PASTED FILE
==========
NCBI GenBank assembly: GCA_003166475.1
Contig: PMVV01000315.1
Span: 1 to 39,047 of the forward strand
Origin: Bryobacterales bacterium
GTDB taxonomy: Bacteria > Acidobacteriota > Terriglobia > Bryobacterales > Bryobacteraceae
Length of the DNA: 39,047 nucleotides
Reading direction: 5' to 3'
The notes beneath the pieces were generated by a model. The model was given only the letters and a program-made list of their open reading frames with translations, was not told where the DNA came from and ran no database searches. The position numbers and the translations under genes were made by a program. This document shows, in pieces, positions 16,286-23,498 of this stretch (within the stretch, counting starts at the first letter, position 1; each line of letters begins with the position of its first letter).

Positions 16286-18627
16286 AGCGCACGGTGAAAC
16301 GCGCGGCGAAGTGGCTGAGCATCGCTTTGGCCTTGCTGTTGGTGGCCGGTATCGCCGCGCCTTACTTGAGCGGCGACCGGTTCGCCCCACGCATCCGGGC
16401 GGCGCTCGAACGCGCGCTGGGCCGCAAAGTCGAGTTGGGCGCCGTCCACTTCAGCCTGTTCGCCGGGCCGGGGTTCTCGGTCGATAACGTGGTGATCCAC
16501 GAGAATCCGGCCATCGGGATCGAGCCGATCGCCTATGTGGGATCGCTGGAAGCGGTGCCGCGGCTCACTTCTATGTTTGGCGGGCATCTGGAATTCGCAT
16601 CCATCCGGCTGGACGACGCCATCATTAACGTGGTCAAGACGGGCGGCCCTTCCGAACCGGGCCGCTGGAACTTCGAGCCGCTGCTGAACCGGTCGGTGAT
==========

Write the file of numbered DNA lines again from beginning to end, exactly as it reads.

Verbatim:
NCBI GenBank assembly: GCA_003166475.1
Contig: PMVV01000315.1
Span: 1 to 39,047 of the forward strand
Origin: Bryobacterales bacterium
GTDB taxonomy: Bacteria > Acidobacteriota > Terriglobia > Bryobacterales > Bryobacteraceae
Length of the DNA: 39,047 nucleotides
Reading direction: 5' to 3'
The notes beneath the pieces were generated by a model. The model was given only the letters and a program-made list of their open reading frames with translations, was not told where the DNA came from and ran no database searches. The position numbers and the translations under genes were made by a program. This document shows, in pieces, positions 16,286-23,498 of this stretch (within the stretch, counting starts at the first letter, position 1; each line of letters begins with the position of its first letter).

Positions 16286-18627
16286 AGCGCACGGTGAAAC
16301 GCGCGGCGAAGTGGCTGAGCATCGCTTTGGCCTTGCTGTTGGTGGCCGGTATCGCCGCGCCTTACTTGAGCGGCGACCGGTTCGCCCCACGCATCCGGGC
16401 GGCGCTCGAACGCGCGCTGGGCCGCAAAGTCGAGTTGGGCGCCGTCCACTTCAGCCTGTTCGCCGGGCCGGGGTTCTCGGTCGATAACGTGGTGATCCAC
16501 GAGAATCCGGCCATCGGGATCGAGCCGATCGCCTATGTGGGATCGCTGGAAGCGGTGCCGCGGCTCACTTCTATGTTTGGCGGGCATCTGGAATTCGCAT
16601 CCATCCGGCTGGACGACGCCATCATTAACGTGGTCAAGACGGGCGGCCCTTCCGAACCGGGCCGCTGGAACTTCGAGCCGCTGCTGAACCGGTCGGTGAT